What? A recent article in CPO magazine reminds startups that, without a cybersecurity strategy, “your environment becomes vulnerable to malicious actors that pose not only a risk to the acquisition and integrity of your data but also to your business reputation. [..] Most prospective clients/partnerships now require organizations, regardless of size, to prove their security posture via issued Security Assessment Questionnaires (SAQ’s) – a tedious survey of the policies and procedures implemented to protect data”.. That’s the bad news, but there is some light at the end of the tunnel. As the author states, “It’s important to note that cybersecurity isn’t just a risk mitigator. It can be leveraged as a strategic competitive differentiator [..] and also grow into new geographies with compliance requirements.

So what? If your organisation is still in its early growth phase, it’s inevitable that your focus will be on survival and growing revenue. During this phase, you need to consider what could put your survival at risk. A cybersecurity attack is one such risk. Not only could it have a significant immediate impact on your bottom line, your reputation may never recover. But on the plus side, if you can get some relatively simple security measures in place, you can significantly reduce the risk. More importantly, you can talk confidently about your security measures, so your prospects are less likely to see you as a risk and more likely to see you as a solution. Once again, if you don’t know where to start, start with your foundations.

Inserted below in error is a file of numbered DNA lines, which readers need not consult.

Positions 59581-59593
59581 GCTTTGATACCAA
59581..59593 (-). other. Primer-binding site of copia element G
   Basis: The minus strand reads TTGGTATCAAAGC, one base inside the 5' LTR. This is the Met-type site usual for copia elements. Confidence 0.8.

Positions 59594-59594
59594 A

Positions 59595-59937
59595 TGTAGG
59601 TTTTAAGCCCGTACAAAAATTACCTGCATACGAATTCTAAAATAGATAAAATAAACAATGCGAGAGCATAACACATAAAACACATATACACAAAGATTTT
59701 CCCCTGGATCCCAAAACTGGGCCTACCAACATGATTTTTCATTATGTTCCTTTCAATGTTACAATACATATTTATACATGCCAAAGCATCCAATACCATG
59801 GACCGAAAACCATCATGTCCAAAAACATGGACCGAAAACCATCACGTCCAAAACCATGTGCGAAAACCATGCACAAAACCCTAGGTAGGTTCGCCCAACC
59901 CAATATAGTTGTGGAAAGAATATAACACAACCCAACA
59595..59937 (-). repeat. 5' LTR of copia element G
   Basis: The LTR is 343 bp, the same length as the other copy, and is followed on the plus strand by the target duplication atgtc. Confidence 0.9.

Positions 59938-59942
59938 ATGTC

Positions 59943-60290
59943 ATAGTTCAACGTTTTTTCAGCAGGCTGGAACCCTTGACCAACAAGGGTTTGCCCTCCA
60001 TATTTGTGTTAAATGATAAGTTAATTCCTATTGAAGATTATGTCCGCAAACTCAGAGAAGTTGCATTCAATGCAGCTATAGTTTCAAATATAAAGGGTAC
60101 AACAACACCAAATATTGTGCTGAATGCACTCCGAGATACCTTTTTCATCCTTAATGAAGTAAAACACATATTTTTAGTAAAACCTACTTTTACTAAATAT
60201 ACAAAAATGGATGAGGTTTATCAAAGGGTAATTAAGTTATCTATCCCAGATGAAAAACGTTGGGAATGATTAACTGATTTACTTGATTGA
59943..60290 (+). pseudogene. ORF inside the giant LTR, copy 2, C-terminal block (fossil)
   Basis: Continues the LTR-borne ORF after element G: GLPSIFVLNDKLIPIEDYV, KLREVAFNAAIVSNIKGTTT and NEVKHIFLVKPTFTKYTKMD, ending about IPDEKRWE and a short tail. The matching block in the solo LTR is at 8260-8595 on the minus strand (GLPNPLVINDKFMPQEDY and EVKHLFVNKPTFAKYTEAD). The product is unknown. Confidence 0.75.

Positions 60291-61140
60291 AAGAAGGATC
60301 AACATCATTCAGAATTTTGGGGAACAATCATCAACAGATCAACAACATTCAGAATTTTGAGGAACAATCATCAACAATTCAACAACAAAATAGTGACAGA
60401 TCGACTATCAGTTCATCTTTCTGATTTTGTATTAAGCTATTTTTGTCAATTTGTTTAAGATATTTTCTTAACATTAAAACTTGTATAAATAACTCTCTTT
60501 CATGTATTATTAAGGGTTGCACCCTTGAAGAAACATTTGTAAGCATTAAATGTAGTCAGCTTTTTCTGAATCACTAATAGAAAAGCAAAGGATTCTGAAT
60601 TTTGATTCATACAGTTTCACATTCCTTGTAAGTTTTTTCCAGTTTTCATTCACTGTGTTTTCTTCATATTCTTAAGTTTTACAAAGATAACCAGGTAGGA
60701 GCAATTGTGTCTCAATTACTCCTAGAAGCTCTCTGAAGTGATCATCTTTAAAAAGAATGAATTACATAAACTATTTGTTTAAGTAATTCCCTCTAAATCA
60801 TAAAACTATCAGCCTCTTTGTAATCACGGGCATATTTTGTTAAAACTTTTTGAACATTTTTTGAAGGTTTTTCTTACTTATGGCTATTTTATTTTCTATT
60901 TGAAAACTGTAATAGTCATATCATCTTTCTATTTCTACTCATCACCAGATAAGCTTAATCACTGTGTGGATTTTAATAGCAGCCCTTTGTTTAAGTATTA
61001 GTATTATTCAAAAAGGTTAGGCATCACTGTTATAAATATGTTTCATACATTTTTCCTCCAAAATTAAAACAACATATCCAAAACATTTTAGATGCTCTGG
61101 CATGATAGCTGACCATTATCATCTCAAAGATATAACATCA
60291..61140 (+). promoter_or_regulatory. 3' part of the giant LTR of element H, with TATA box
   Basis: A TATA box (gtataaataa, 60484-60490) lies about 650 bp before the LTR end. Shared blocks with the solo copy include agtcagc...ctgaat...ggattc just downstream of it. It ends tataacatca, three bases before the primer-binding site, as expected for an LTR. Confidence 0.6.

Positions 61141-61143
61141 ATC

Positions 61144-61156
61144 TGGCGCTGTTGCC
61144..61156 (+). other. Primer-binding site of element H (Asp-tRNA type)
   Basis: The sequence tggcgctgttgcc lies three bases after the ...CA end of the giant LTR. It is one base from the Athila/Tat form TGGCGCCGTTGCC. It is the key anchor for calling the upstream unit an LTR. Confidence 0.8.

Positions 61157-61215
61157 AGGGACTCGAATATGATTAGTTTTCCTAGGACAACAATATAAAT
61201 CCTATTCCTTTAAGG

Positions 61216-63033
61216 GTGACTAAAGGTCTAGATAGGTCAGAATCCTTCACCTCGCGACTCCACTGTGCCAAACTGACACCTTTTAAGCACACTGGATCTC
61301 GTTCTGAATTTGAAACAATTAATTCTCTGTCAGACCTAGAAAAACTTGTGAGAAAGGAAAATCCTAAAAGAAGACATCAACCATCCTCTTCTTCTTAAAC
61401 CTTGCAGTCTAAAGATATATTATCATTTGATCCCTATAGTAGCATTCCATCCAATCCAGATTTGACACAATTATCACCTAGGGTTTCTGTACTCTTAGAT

1: 384,224

What? The number of gamers that were infected by malware in the 12-month period to June 2022 after downloading what they thought were genuine computer games, game hacks, or in-game currency. This is based on data shared voluntarily by customers of Kaspersky and recently reported by The Register (and Secure The Village).

2: 131,005

What? According to the same report, this is the number of these 384k gamers who were infected when they downloaded what they thought was a file related to Minecraft, a game that is particularly popular with kids. After Minecraft, the next most popular game used as bait by the bad guys was Roblox, another game loved by children.

So what? Who doesn’t love ‘free’? So, when a gamer spots something online that promises free access to a game or gaming feature, it can be difficult for them to resist the offer. This may be particularly true for younger members of a household who may not have had the pure joy of attending fantastic cybersecurity awareness training. And this leads me nicely into this week’s action.


1: Love your children. But don’t trust them.

What? The bad guys are always looking for ways to get their malicious software (malware) onto your laptops and phones. The malware could steal your passwords and online banking login details, or run ransomware on the device so all of the files that you can access through Windows Explorer become inaccessible to you unless you pay a ransom. As shown in the Kaspersky report, it looks like there are plenty of gamers being fooled by the bad guys into downloading this malware.

So what? If this gaming device is also the device that you use for sensitive activities (e.g. accessing your online bank account, your personal email account, or your employer’s systems and data), the gamer in your family may be exposing these sensitive activities to the bad guys. This is why I highly recommend that you try to have separate devices so high risk activities and users do not use the same device that you use for high value activities. In other words, would I let my son use my personal laptop? Not a chance in hell. PS: I still love you, kiddo!